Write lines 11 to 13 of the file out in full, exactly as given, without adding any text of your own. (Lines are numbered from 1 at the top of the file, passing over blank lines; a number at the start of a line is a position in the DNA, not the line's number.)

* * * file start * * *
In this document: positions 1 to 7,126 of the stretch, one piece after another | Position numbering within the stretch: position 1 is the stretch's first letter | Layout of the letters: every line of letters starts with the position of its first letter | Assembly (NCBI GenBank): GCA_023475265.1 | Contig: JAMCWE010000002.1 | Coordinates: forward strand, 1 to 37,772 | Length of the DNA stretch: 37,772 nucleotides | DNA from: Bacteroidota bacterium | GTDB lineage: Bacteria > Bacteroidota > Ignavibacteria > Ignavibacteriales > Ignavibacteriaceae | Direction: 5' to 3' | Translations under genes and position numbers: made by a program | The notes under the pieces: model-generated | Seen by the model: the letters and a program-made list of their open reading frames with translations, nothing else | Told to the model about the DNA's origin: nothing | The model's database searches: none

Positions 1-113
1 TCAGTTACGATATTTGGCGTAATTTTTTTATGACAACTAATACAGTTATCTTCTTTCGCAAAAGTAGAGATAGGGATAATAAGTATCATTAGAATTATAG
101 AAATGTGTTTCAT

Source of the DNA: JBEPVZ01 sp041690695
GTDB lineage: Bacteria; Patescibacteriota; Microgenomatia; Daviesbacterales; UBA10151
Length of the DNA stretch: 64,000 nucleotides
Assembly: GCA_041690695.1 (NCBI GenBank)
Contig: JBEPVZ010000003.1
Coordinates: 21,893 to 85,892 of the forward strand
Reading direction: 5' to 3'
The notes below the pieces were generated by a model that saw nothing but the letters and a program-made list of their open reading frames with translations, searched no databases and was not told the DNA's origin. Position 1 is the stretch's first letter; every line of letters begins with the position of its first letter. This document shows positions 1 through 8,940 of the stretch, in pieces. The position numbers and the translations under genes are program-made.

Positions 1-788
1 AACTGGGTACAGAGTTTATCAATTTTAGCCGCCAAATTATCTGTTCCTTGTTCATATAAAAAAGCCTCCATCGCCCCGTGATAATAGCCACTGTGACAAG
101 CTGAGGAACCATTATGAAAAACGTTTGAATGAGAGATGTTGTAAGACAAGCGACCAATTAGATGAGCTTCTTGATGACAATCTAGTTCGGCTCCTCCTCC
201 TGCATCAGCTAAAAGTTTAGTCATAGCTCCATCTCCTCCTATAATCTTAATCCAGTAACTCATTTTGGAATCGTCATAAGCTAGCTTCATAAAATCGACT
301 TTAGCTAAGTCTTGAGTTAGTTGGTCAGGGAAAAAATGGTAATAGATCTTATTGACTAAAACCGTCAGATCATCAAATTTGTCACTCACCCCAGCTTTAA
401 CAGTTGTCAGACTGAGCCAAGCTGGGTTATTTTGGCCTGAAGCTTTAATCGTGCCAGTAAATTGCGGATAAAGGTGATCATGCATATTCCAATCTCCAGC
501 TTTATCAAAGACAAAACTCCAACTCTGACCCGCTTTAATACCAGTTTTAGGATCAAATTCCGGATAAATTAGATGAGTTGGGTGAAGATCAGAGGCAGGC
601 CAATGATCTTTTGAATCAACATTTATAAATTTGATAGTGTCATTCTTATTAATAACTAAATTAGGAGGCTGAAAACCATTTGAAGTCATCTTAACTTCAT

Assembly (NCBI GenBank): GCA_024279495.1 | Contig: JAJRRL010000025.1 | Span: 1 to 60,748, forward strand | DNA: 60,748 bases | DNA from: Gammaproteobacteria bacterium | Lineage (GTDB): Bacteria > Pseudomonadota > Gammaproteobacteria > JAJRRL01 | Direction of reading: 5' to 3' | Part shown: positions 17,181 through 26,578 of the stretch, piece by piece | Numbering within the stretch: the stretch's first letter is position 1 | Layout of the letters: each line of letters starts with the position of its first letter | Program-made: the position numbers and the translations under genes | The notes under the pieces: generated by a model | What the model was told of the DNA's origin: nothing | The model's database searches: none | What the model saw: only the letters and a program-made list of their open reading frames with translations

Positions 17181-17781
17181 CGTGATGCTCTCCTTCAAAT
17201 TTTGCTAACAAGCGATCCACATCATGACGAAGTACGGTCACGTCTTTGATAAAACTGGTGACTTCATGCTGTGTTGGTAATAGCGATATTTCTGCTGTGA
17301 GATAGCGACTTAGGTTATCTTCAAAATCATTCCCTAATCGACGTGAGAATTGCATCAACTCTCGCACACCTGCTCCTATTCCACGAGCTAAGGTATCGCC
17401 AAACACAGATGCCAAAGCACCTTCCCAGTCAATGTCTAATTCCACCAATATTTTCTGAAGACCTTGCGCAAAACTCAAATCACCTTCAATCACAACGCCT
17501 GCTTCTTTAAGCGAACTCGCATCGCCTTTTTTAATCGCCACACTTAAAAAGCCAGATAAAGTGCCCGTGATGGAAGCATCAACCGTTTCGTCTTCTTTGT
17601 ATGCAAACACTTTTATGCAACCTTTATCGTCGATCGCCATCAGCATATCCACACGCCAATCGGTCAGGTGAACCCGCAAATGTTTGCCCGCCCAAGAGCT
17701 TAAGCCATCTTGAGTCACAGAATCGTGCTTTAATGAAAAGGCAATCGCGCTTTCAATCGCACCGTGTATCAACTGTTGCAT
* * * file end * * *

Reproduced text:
Reading direction: 5' to 3'
The notes below the pieces were generated by a model that saw nothing but the letters and a program-made list of their open reading frames with translations, searched no databases and was not told the DNA's origin. Position 1 is the stretch's first letter; every line of letters begins with the position of its first letter. This document shows positions 1 through 8,940 of the stretch, in pieces. The position numbers and the translations under genes are program-made.

Positions 1-788